John Glenn Autographs, Memorabilia & Collectibles

Born: July 18, 1921 in Cambridge, Ohio
Died: December 8, 2016 in Columbus, Ohio
Biography | show moreshow less
John Herschel Glenn, Jr. (Colonel, U.S. Marine Corps, Retired)
NASA Astronaut (Former)

Born July 18, 1921 in Cambridge, Ohio. Married to the former Anna Margaret Castor of New Concord, Ohio. They have two grown children and two grandchildren.

EDUCATION: Glenn attended primary and secondary schools in New Concord, Ohio. He attended Muskingum College in New Concord and received a Bachelor of Science degree in Engineering. Muskingum College also awarded him an honorary Doctor of Science degree in engineering. He has received honorary doctoral degrees from nine colleges or universities.

SPECIAL HONORS: Glenn has been awarded the Distinguished Flying Cross on six occasions, and holds the Air Medal with 18 Clusters for his service during World War II and Korea. Glenn also holds the Navy Unit Commendation for service in Korea, the Asiatic-Pacific Campaign Medal, the American Campaign Medal, the World War II Victory Medal, the China Service Medal, the National Defense Service Medal, the Korean Service Medal, the United Nations Service Medal, the Korean Presidential Unit Citation, the Navy's Astronaut Wings, the Marine Corps' Astronaut Medal, the NASA Distinguished Service Medal, and the Congressional Space Medal of Honor.

EXPERIENCE: He entered the Naval Aviation Cadet Program in March 1942 and was graduated from this program and commissioned in the Marine Corps in 1943. After advanced training, he joined Marine Fighter Squadron 155 and spent a year flying F-4U fighters in the Marshall Islands.

During his World War II service, he flew 59 combat missions. After the war, he was a member of Marine Fighter Squadron 218 on the North China patrol and served on Guam. From June 1948 to December 1950 Glenn was an instructor in advanced flight training at Corpus Christi, Texas. He then attended Amphibious Warfare Training at Quantico, Virginia. In Korea he flew 63 missions with Marine Fighter Squadron 311. As an exchange pilot with the Air Force Glenn flew 27 missions in the in F-86 Sabrejet. In the last nine days of fighting in Korea Glenn downed three MIG's in combat along the Yalu River.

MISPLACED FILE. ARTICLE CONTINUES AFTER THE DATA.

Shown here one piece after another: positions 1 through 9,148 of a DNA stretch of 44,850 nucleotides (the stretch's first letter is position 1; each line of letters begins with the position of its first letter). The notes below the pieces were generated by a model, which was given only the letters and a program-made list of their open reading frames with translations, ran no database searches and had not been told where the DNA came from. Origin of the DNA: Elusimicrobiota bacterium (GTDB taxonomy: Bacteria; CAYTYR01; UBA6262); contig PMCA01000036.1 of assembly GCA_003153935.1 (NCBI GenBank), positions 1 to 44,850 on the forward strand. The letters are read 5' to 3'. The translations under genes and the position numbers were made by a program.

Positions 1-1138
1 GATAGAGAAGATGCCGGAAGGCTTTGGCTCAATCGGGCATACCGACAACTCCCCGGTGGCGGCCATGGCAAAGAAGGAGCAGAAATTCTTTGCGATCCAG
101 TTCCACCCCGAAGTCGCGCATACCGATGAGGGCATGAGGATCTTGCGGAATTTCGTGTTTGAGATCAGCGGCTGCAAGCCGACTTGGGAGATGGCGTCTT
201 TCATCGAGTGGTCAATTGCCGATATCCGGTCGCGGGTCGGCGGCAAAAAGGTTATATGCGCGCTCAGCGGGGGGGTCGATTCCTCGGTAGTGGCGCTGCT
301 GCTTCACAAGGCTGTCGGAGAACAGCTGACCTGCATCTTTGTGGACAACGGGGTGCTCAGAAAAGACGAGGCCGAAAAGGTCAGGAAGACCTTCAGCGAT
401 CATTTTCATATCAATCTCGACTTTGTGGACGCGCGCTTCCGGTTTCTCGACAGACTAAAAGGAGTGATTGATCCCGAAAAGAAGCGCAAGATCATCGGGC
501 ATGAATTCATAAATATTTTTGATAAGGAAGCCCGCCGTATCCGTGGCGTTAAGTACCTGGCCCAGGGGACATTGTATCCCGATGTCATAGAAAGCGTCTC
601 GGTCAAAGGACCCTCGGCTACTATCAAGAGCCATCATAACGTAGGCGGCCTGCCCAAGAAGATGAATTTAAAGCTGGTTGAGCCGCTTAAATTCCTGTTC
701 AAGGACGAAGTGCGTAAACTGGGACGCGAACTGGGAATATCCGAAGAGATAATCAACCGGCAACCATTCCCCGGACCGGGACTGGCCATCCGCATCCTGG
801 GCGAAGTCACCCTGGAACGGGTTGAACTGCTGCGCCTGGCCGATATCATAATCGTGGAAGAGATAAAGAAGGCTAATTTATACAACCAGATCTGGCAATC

After Korea, Glenn attended Test Pilot School at the Naval Air Test Center, Patuxent River, Maryland. After graduation, he was project officer on a number of aircraft. He was assigned to the Fighter Design Branch of the Navy Bureau of Aeronautics (now Bureau of Naval Weapons) in Washington from November 1956 to April 1959, during which time he also attended the University of Maryland.

In July 1957, while project officer of the F8U Crusader, he set a transcontinental speed record from Los Angeles to New York, spanning the country in 3 hours and 23 minutes. This was the first transcontinental flight to average supersonic speed. Glenn has nearly 9,000 hours of flying time, with approximately 3,000 hours in jet aircraft.

NASA EXPERIENCE: Glenn was assigned to the NASA Space Task Group at Langley Research Center, Hampton, Virginia, in April 1959 after his selection as a Project Mercury Astronaut. The Space Task Group was moved to Houston and became part of the NASA Manned Spacecraft Center in 1962. Glenn flew on Mercury-6 (February 20, 1962) and STS-95 (October 29 to November 7, 1998), and has logged over 218 hours in space. Prior to his first flight, Glenn had served as backup pilot for Astronauts Shepard and Grissom. When astronauts were given special assignments to ensure pilot input into the design and development of spacecraft, Glenn specialized in cockpit layout and control functioning, including some of the early designs for the Apollo Project. Glenn resigned from the Manned Spacecraft Center on January 16, 1964. He was promoted to the rank of Colonel in October 1964 and retired from the Marine Corps on January 1, 1965. He was a business executive from 1965 until his election to the United States Senate in November 1974. Glenn retired from the U.S. Senate in January 1999.